A Modern Twist on a Timeless Classic: The Seder Plate

For over 30 years I have looked at the Seder plate and wondered why we don’t eat everything on it. If it’s about symbolism and reverence what better way to create a lasting memory than with flavor. Our ability to remember something from a smell or taste is truly remarkable. The taste, the smell, the texture, the feel of the food can not only help you remember but it can almost transport you in time… and after all isn’t that the point of the Seder plate? 

On my Passover table I do still have the traditional Seder plate. To my surprise my husband was able to track down an exact duplicate of the one my father has had for all these years. Being able to have the same one on my table definitely invokes strong memories of Seders past.

The Seder Plate

Each night of passover I assemble my amuse bouche plates, my husband and I enjoy them, and then after cleaning up dinner I look at my traditional Seder Plate with the various elements drying out or wilting. This makes me a little sad. Being both conscientious about food waste and knowing just how good each of those items can taste I felt even more driven to update this focal point of the Passover Seder.

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The stories that go with each item are small but powerful: Charoset – the mortar that held together the great structures of Egypt, Maror – the bitterness of being enslaved in Egypt, Beitzah – the mourning of no longer having a Temple to offer our Pessac sacrifice, Karpas – the tears of the Jews from the pains of slavery, Zeroa – the Pesch sacrifice that can be no more, and Chazaret – the harshness of the salvery the Jews endured while in Egypt.

While many articles and Jews will tell you there are some that are eaten and some that are not I think creating an experience that goes with the story is whats important to me. One with out the other is either just a task bite or a good story or lesson but together they become something greater, a sum of their parts.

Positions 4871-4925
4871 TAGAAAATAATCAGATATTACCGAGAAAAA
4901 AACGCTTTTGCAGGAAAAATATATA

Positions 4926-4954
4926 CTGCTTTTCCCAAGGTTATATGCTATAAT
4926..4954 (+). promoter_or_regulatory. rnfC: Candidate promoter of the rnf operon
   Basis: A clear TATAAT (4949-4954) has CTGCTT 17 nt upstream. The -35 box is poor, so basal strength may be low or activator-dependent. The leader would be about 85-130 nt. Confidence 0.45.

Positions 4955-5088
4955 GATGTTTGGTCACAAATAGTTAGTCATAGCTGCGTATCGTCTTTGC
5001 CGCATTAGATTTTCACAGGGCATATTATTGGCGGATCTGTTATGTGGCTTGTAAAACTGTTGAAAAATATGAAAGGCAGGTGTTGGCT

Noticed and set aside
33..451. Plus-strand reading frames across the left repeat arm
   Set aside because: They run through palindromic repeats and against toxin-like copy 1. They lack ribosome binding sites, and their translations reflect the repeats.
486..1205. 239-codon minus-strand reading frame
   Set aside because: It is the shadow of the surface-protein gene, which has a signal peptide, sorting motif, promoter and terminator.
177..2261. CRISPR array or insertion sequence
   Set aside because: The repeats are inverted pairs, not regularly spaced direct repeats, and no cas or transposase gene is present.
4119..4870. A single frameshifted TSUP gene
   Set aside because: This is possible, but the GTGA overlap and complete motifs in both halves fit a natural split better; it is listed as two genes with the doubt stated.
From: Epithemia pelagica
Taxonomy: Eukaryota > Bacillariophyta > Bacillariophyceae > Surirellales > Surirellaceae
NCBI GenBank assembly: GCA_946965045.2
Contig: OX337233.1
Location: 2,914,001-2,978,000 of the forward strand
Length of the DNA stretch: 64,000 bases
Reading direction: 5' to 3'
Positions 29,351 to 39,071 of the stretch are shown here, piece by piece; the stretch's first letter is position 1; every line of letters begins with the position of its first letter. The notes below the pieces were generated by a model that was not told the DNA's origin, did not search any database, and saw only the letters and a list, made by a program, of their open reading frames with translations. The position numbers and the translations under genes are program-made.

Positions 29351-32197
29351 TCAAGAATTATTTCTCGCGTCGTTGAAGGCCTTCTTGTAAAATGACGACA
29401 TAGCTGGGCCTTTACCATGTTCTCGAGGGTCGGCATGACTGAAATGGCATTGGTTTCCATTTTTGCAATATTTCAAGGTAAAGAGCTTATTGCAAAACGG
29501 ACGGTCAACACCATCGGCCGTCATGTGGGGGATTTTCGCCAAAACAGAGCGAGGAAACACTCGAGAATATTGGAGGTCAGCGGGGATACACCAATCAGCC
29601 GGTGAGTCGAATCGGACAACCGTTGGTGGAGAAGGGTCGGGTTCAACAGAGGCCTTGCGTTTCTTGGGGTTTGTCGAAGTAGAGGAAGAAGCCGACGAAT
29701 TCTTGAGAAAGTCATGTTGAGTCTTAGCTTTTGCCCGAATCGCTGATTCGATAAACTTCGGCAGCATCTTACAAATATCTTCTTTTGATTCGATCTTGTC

This idea has lead me down a path of working on the flavors. Making them just like the stories: Small, brief, but powerful. Each bit needs to be something that makes you take notice but radically different form the other and though they are not perfected yet I know I am on the right path. Offering every element of the plate makes each piece mean something more to me. I have a flavor, a smell, a taste to go with it. I also feel it’s fitting that I do offer the lamb shank as something to be eaten. This bite of all of them is rich, luxurious, complex, sweet, and savory. It makes you yearn for more. It makes you wish you had a bigger bite and isn’t that the point. If this is to evoke a remembrance of the loss of the Jewish Temple in Jerusalem I think it does that. The Jews yearn for the temple. It was something grand, complex, a culmination of all that was good and right. Tasting the shank allows you to know what you are missing, what you will not have more of, and when we’re so many generations removed from the loss of the temple this is, in my opinion, a way to help see something that was good and that is no longer. After that bite and hearing the oo’s and ahh’s, you can point out “What if I told you, you can NEVER have that again..?” Now, there’s a memory, and tangible experience that leaves a lasting impression.

The Modern Seder Plate

By doing these mini Seder plates it allows everyone to participate in working through their individual Seder plates, learning what each item symbolizes, and ensures that every morsel is consumed leaving nothing to wilt or parish. So the next time you think through your Seder plate maybe take some if not any and all of my ideas and make it an experience that no one will forget. After all isn’t that the point of Passover. It’s about remembering…

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